Free Audible Bad Debts –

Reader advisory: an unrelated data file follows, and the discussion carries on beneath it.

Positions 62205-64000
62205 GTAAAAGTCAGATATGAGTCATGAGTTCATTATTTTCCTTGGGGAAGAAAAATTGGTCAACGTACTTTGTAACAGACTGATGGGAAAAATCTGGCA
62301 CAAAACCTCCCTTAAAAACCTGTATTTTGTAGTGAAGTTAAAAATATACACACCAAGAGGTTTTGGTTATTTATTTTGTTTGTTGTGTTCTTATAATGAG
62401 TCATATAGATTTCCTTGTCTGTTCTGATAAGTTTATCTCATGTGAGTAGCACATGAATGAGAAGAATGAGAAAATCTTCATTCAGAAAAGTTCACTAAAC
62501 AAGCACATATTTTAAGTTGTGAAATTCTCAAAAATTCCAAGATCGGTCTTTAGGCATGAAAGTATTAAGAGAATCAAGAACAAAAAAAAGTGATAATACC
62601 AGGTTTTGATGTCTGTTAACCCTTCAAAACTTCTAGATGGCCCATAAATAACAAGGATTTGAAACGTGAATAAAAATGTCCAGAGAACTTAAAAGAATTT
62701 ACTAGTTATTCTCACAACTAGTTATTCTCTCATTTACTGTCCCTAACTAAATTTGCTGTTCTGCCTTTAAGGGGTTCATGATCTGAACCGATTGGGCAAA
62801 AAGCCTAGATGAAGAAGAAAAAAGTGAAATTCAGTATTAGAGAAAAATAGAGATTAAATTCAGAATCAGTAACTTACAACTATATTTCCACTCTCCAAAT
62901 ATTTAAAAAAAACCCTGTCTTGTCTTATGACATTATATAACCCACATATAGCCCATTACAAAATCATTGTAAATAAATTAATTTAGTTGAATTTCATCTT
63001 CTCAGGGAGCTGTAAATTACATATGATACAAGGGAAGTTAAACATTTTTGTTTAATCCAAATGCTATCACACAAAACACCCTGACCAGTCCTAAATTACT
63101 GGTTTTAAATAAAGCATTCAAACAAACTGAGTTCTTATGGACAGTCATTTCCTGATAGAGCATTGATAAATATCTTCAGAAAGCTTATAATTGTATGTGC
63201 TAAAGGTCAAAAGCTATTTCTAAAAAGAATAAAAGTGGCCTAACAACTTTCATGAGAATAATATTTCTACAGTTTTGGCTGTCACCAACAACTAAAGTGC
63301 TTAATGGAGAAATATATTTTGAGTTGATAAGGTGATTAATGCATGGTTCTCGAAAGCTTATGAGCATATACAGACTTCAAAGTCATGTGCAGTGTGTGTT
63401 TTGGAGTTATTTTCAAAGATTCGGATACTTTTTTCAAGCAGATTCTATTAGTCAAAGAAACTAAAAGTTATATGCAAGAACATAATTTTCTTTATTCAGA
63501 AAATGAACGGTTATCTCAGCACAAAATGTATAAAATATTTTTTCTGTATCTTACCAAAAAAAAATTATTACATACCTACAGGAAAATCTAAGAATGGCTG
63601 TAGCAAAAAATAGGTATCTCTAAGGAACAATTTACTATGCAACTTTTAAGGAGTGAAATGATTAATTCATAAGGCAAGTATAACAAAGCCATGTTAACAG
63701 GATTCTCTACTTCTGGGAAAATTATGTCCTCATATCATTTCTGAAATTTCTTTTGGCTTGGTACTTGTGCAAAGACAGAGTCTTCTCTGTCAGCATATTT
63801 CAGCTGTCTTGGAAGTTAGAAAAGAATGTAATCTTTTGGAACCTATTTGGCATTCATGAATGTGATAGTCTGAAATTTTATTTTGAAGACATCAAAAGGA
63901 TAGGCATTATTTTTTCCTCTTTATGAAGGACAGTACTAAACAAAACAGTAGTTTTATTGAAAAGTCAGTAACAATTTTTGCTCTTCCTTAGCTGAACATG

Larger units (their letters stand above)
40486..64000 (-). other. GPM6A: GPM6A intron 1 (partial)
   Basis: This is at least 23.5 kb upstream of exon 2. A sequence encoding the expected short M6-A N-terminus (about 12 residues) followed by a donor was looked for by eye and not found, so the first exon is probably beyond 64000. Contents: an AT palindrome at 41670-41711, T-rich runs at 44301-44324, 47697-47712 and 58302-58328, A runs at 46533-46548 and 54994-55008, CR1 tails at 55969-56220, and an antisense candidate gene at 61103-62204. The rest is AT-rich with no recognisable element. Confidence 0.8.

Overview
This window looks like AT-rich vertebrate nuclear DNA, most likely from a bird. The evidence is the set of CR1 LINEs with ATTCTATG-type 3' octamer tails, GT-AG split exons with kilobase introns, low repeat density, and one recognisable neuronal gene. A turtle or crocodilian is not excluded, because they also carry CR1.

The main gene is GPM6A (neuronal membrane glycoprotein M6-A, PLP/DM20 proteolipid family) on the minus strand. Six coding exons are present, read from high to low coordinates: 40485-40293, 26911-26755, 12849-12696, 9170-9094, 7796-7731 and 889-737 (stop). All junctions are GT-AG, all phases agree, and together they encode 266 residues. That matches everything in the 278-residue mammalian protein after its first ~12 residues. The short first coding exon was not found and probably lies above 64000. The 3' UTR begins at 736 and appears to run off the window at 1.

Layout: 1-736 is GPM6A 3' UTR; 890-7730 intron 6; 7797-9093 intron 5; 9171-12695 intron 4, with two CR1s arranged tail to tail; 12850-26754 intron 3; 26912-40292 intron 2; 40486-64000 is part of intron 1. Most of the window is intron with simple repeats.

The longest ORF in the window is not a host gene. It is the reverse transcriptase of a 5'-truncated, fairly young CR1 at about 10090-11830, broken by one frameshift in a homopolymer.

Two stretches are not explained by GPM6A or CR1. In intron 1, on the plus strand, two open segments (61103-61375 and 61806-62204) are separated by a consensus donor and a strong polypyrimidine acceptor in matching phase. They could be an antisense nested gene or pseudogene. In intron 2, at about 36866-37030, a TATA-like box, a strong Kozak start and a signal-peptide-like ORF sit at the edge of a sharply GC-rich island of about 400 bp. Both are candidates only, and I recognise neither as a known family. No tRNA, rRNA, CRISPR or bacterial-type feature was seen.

A Phone Message From Ex Client Danny McKillop Doesn T Ring Any Bells For Jack Irish Life Is Hard Enough Without Having To Dredge Up Old Problems His Beloved Football Team Continues To Lose, The Odds On His Latest Plunge At The Track Seem Far Too Long, And He S Still Cooking For One When Danny Turns Up Dead, Jack Is Forced To Take A Walk Back Into The Dark And Dangerous PastWith Suspenseful Prose And Black Humor, Peter Temple Builds An Unforgettable Character In Jack Irish And Brings The Reader On A Journey That Is As Intelligent As It Is Exciting This is a new author for me and I will be looking out for him in future.His familiarity with Australian speech patterns and the ability to have his characters speaking in a believable way resulted in his characters being brought to life for me Following on from reading a Richard Flanagan book, I couldn t help but be impressed by the difference in their ability to reproduce the Australian idiom.My criticism is that the author lets his imagination run away with him at the end, when we have assassins on a bike, a house explosion, a rooftop escape and quite some murders Phew Good escapist stuff, excellent dialogue with a sense of humour, despite a rush of blood to his head at the end. There s nothing not to like here good writing, complicated plot, fun setting in Australia However, if you ve read enough of this type of book, you can go through the checklist Black best friend Check Tragic experience in past Check Recovering alcoholic Check Police contacts Reporter girlfriend Colorful friends Check, check, check There s nothing new here, but it s fun. The plotting is always convoluted in a Peter Temple read You do at times scratch your head but thenthere s so much verve in these pages peopled with some beautifully drawn characters and a tangible sense of place and time that the ride is something you are not keen on concluding.Jack Irish as gumshoes go is very credible indeed He comes to us in this, in the first of the series, fully formed Dodgy Opportunistic Living on the edge at bit But genuinely one of us Neither a cowboy nor spiv A tad cowardly He s not even one iota psychopathic As a lawyer who has decided to live closer to the street and on his wits, Jack Irish is a stand out crime fiction remake Aiding him is a lot of discursive humour and a great command of Australian cultural s and peculiarities Evenso Jack Irish is oh so very much a Melbourne boy that I pity those whose roots are elsewhere because they d miss the papable reflection that draws so much on the city and its people to enliven it For some of us, reading Bad Debts is almost as good as a visit back home. Set mainly in Melbourne, once a criminal lawyer, John Jack Irish is now making his way out of a dark period of life that he drifted into after the death of his second wife who died at the hands of an unhappy client Trying to deal with his pain, Jack drowned his sorrows in alcohol and became a collector of serious debts, as well as a gambler betting on the ponies He does some odd work for a couple of men in the horse racing business But there s another side to Jack as a sort of therapy, he also helps a friend make furniture, finding a bit of peace and pride in his work, and he has a huge heart He s a dad to daughter Claire He tries to stay on the side of law and order, but there are moments when he sometimes has to cross over that border.As the novel opens, Jack checks his answering machine to find a number of messages from a client, Danny McKillop, who Jack once defended in a hit and run accident He pleads with Jack to meet him, but Jack doesn t remember him at the time and the last message was left a couple of days earlier Now curious, Jack digs into the case files, where he discovers that McKillop had been accused of the death of Anne Jeppeson, a young activist some ten years earlier McKillop had pleaded guilty after a witness positively ID d him as the driver of the car McKillop had pleaded guilty and received ten years for his crime Now out, it seems that he really wants to talk to Jack As Jack pokes around, he starts thinking that perhaps McKillop wasn t the one behind the wheel little does he know that he is opening a veritable Pandora s box of an investigation, helped along by a gorgeous journalist named Linda Hillier It isn t long until he discovers that someone is willing to kill to keep Jack from getting to the truth In a story that is part hardboiled noir with added bits of action packed conspiracy thriller, Jack has to navigate between bullets, explosions and a host of shady people to get to the truth The problem is that Jack has no idea who to trust.My first experience with Peter Temple is with his The Broken Shore, which I loved and which has muchof a literary feel to it than does Bad Debts Having said that, Bad Debts really kept me on my toes and kept my brain engaged trying to figure out the 10 year old mystery of Danny McKillop And while I m normally not a huge fan of the fast paced variety of thriller conspiracy novel, this one I liked, not only because of the writing in which Temple has crafted a very tightly woven and controlled story despite the number of crazy twists and turns, but also because of the characters, especially, but not limited to, Jack himself Rarely do I like a first series novel this much, but I was sucked in from the beginning and just couldn t let it go.